Wednesday, June 6

Mr. Dogg Says - Summer Play Lists

Apologies to everyone expecting a review of the Gaslight Anthem today. There was a snafu, and the review will hopfully be going up sometime tomorrow, followed by a maroon 5 review on friday. In the mean time, cats and kittens, dig on this fresh jive!


Cars are packing up and heading east as soon as Friday hits, hotdogs are flying off the shelves faster than grocery boys can stock them, and people who have no business going shirtless in public (like myself) are showing the general populous more skin than they’d care to see. Yes, children, summer is once again upon us. And, as any good red blooded American worth his or her patriotic salt well knows, barbeque season is also upon us. This year, however, will be different than other years. This year, you (yes, you) will be known around the block as King of the Charred Meats. Not because of your great uncle Chet’s super secret burger recipe, but because you are going to have the most excellent summertime BBQ play list. And I am going to help you make it.

Step One: Come Out Swinging

The first song on your BBQ play list is arguable the most important song on the entire damn thing. The right song will draw people in from across the street, next door, or anyone who is in earshot. The wrong song will start things off with a thud, and insure that your BBQ will suck some serious ass. It’s best to start off with a classic song that will be instantly recognizable to anyone passing by. This song should also scream “PARRRRRTY!”, but with a little more subtlety.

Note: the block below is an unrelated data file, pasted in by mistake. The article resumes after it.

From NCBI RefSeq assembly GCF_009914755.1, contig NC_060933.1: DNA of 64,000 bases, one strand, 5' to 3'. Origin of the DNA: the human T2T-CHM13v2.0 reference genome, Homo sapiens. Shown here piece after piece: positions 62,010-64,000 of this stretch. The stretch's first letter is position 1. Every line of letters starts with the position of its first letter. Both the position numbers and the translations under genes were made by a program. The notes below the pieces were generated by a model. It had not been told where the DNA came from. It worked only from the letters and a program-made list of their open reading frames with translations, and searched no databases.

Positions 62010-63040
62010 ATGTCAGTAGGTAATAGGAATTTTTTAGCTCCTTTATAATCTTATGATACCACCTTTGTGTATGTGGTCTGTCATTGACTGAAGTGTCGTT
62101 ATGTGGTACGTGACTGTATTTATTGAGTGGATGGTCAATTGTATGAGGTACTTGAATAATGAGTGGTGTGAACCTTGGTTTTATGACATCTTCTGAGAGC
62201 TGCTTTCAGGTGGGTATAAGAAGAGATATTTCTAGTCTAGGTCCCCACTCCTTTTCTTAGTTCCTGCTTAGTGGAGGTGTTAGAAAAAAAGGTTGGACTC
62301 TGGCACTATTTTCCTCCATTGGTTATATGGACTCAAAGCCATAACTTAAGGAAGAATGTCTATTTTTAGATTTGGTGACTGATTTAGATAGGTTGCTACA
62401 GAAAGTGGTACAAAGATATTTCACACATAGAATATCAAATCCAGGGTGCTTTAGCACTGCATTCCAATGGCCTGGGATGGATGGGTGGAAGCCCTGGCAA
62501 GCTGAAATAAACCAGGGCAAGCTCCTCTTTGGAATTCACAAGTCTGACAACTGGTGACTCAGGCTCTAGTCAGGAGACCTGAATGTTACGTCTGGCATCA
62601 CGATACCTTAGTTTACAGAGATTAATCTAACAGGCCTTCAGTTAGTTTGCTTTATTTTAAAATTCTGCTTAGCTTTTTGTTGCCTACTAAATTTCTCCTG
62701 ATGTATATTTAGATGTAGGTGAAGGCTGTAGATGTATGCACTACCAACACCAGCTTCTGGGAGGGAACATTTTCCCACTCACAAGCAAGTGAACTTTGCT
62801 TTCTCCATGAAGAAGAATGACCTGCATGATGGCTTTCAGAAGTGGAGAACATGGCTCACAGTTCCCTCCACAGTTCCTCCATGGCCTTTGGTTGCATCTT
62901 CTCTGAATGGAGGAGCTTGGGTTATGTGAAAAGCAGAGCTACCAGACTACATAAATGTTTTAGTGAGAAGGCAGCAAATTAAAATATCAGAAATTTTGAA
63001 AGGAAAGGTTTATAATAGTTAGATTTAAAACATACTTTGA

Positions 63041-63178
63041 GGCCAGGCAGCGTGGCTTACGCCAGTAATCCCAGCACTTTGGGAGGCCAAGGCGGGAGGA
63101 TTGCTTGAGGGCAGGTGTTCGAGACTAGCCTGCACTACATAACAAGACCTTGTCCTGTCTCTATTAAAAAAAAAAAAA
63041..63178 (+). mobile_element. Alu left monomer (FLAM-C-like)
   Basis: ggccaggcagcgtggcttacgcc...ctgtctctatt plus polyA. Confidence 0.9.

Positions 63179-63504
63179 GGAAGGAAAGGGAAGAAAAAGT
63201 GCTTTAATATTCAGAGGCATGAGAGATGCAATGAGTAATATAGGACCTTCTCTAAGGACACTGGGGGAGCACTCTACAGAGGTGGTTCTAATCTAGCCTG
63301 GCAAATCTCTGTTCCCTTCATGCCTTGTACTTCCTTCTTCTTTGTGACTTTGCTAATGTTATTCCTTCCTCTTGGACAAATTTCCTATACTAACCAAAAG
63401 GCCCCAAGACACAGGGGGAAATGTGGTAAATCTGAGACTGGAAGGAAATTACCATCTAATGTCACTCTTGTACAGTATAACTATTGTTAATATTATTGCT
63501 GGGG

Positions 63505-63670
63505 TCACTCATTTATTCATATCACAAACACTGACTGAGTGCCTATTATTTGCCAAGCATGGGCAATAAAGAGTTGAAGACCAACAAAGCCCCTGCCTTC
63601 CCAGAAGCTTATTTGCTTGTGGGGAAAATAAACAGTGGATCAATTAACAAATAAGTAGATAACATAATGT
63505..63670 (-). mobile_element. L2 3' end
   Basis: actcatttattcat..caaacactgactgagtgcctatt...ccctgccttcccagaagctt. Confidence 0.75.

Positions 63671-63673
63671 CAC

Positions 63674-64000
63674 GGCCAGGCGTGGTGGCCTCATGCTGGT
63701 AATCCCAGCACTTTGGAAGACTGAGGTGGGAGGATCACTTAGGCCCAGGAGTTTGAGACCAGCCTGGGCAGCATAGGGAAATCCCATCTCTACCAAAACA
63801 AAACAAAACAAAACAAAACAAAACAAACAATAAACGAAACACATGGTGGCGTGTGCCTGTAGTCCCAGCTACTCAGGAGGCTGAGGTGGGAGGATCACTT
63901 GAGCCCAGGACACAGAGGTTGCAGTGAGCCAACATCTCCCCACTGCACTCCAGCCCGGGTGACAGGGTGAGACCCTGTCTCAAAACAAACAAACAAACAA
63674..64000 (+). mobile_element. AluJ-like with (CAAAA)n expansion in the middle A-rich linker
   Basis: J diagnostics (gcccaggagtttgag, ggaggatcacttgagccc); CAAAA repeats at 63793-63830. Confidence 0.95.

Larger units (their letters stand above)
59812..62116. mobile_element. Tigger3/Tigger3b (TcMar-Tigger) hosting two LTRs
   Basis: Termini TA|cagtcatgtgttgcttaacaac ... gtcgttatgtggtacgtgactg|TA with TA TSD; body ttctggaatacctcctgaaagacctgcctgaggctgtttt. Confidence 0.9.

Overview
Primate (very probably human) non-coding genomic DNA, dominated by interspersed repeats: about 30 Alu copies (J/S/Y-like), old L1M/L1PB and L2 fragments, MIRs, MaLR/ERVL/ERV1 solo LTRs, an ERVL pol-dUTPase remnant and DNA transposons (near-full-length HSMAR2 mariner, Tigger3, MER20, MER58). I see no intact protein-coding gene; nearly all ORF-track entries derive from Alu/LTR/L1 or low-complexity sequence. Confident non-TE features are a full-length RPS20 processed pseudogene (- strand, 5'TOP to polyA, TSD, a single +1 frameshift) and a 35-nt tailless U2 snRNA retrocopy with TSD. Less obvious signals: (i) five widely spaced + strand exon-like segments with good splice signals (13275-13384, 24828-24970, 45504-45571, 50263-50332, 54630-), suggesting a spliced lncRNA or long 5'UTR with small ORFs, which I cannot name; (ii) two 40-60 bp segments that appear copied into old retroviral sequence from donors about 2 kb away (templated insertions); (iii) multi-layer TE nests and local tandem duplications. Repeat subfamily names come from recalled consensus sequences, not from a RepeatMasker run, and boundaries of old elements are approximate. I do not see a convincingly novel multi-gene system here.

Mr. Dogg Recommends: Born to Run by Bruce Springsteen - Almost everyone with a pulse can get behind this song, especially if you’re in NJ.

Avoid: Don’t Stop Believing by Journey – My deep hate for Steve Perry aside, this is more a drinking song than anything else, and will send the wrong message. I’m not saying don’t use it later on (people go ape shit for this song), just don’t kick things off with it.

Step Two: Appeal to the Golden Age

This step requires that you know who is coming to your BBQ. If you have an idea of what the people are like, you’ll be able to better design a face melting play list. For example, if its going to be a younger, (arguably) hipper crowd of people, I would recommend some classic 90s songs, in the vein of “Hey Jealousy” by the Gin Blossoms or “Good” by Better than Ezra, or even something like “Pepper” by the Butthole Surfers. However, if the crowd skews slightly older, something like “Goodbye Stranger” by Supertramp might be in order.

Mr. Dogg Recommends: Circles by Soul Coughing (90s), Come on Eileen by Dexi’s Midnight Runners (80s), anything off of Jailbreak by Thin Lizzy (70s), Tighten Up by Archie Bell and the Drells – Any one of these songs will do very nicely in the core of your mix tape.

Avoid: The Cherry Poppin’ Daddies, Duran Duran, The Scorpions, Momma Cass.

Step Three: Train in Vain by the Clash

Just fucking put it on there. Trust me.

Step Four: The Climax

Good play lists, like good movies and literature, work on a scale of rising and falling action. Ideally, the best play lists build and relieve tension, culminating in one massive, grand musical statement. This should be at the point when everyone has had their food, and everyone has had at least two beers. Now, it doesn’t have to just be one song, but it is important that people realize (maybe not consciously) that this is the high point of the mix.